A sequel was inevitable, but, luckily, Crichton had already written it, The Lost World. No surprise, but the response to this film was just as favourable as the last and held the record for the biggest opening weekend ever for four and a half years, running from May 1997 to November 2001.

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Jurassic Park had become a multi billion dollar franchise. Steven Spielberg proved to us once more that he was a world class film maker. Jurassic Park writer, Michael Crichton, who was already a well known and successfully published author, cemented himself further as a leading, worldwide fiction writer.

Almost 22 years on, Jurassic Park has never faded from our memories. We all own a copy and as we flick through the channels after killing ourselves with turkey and trifle every single Christmas day, we can’t help but leave it on. The years gone by have given time for other film makers to jump on the Dino bandwaggon and produce their own versions of dinosaur themed movies. Nothing however, has ever come close to even kicking the heels of either Jurassic Park or the Lost World. Not even 2012’s Jurassic Shark.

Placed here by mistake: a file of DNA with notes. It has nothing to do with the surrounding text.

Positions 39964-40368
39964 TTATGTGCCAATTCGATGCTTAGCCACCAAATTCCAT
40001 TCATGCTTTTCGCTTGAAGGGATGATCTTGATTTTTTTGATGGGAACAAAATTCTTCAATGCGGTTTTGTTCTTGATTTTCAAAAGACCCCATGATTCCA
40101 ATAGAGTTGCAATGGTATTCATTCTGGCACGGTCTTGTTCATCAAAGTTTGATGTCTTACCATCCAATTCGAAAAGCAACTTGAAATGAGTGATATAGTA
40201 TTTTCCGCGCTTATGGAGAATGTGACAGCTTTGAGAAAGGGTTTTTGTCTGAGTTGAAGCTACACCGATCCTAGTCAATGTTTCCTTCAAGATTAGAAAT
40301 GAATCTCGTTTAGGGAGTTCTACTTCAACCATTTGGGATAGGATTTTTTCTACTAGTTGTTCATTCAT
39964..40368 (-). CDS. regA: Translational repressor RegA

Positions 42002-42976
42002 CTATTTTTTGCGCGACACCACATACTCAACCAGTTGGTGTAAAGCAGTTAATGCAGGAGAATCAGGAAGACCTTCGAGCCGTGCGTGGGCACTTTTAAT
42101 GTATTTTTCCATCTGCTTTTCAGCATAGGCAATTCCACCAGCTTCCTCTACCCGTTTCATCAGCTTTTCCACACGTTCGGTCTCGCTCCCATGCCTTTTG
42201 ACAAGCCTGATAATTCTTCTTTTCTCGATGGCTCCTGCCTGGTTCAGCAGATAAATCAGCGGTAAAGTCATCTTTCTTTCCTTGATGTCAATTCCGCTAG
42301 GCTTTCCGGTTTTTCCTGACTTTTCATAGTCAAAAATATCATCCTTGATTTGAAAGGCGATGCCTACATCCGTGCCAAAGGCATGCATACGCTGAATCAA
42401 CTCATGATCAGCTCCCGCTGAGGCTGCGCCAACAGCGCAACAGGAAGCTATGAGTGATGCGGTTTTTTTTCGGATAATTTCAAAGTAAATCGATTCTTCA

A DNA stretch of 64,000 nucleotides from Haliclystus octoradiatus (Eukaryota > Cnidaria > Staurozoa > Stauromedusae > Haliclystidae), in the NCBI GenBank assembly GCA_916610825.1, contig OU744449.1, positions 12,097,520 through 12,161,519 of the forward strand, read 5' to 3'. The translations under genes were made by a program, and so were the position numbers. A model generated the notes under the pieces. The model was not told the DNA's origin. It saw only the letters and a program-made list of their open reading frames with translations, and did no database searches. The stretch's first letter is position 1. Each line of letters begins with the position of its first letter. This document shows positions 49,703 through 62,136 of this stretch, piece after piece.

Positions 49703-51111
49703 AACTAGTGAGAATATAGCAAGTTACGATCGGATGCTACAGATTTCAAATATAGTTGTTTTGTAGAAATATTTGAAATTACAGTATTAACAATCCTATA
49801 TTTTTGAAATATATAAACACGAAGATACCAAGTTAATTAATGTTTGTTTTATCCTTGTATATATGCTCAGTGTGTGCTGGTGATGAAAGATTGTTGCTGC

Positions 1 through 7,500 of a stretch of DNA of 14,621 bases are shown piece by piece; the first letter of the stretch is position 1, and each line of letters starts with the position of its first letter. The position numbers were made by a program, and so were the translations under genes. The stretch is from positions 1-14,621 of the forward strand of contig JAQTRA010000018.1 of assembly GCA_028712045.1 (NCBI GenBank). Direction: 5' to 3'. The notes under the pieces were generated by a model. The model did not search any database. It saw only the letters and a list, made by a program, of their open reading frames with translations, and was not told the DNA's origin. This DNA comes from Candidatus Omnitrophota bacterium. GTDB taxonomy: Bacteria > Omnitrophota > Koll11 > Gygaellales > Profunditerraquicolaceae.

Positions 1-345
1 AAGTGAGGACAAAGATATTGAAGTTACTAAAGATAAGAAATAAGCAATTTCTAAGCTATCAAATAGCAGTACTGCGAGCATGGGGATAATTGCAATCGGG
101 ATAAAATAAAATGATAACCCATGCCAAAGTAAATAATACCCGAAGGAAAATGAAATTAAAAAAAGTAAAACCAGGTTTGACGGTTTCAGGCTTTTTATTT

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In 2001, director Joe Johnston, known for ‘Honey, I shrunk the kids’ and ‘Jumanji’, brought us Jurassic Park 3. Mr. Speilberg was still attached to the project, but, only as executive producer. The film which starred Sam Neil, returning as Dr. Alan Grant, William H. Macy and an excrusiatingly irritating Tea Leoni, failed to match the success of its predecessors. It was also noticeable, that Michael Crichton had not written this particular Jurassic Park Story. And, with Jurassic Park 4 (or Jurassic World) due to hit our screens in 2015, it will be very interesting to see, 22 years on, how filmmaking techniques and technology can beat what Steven Speilberg brought us in 1993.